Isabelle of Kirklees has only ever known the confines of the convent where her mother, Marien, is prioress. She suspects her mother had a colorful past, as she’s taught Isabelle how to hunt with a bow and other useful skills, but her mother refuses to reveal any details. Isabelle also doesn’t know who her father is. However, this all changes one day when she defends the local villagers from the cruel soldiers of the Wolf, the right hand man of King John. Her mother helps her escape arrest, and then sends her away because her life is now in danger. Thus begins an adventure where Isabelle finds out that her father is none other than the famous outlaw. Can she fit in with the rest of Robin’s Merry Men, and can they end the Wolf’s evil plans for good?
As someone with a history degree, I appreciated the historical details that Elder Moke included in the book, like mention of the Magna Carta and the problems that King John had with the barons. It made the story feel more real to me, like it could have actually happened. She also did a good job emphasizing how smelly everything would have been, especially in cities. No wonder the Merry Men prefer to live in the forest! Having the Merry Men accept women into their ranks if they can prove themselves was a nice touch. The story focuses, of course, on Isabelle and the confusion she feels as her life is upended. I liked her as a character, and found her emotional journey relatable. I know from reading other reviews that some disliked the bittersweet ending, but I disagree. It aligns more with real life than fairy tale, and I liked that about it. Anyway, I recommend this book to anyone who loves Robin Hood like I do, enjoys a fun retelling, or even for historical fiction fans.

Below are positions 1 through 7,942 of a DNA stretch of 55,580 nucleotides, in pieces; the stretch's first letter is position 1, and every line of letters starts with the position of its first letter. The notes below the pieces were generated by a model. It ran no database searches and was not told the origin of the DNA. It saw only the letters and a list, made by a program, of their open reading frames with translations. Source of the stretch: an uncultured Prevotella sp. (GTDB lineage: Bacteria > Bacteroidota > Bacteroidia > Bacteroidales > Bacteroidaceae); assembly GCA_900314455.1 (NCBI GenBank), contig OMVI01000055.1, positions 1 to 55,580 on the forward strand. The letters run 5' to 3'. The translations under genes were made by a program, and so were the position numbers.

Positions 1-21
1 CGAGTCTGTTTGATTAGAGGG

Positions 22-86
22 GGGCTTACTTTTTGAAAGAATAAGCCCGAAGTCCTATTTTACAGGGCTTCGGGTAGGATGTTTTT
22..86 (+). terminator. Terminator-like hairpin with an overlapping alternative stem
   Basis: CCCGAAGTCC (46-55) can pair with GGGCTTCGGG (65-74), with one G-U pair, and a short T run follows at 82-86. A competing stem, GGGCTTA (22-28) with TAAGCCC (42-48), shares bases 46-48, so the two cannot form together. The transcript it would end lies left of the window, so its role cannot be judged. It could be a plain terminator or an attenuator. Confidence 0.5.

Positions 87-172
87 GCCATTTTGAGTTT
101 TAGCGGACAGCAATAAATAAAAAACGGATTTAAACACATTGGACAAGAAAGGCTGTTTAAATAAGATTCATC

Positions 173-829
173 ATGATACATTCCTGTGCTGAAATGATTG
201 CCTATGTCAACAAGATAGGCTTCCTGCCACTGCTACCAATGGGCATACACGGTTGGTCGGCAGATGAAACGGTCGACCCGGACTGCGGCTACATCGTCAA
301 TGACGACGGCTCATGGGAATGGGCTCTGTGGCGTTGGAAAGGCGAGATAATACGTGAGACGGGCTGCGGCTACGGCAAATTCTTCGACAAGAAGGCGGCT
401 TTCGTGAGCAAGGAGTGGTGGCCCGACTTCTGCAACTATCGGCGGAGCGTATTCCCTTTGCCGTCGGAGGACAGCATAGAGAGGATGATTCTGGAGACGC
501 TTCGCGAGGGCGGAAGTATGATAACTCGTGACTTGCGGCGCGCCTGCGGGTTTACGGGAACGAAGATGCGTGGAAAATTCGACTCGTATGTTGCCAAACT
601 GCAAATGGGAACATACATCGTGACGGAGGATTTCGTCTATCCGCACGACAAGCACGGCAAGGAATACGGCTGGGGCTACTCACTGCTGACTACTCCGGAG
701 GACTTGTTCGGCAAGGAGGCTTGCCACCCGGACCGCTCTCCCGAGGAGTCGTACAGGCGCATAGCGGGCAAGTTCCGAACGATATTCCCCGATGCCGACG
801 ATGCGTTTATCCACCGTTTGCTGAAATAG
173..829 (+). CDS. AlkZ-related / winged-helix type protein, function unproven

So Many Beginnings: A Little Women Remix by Bethany C. Morrow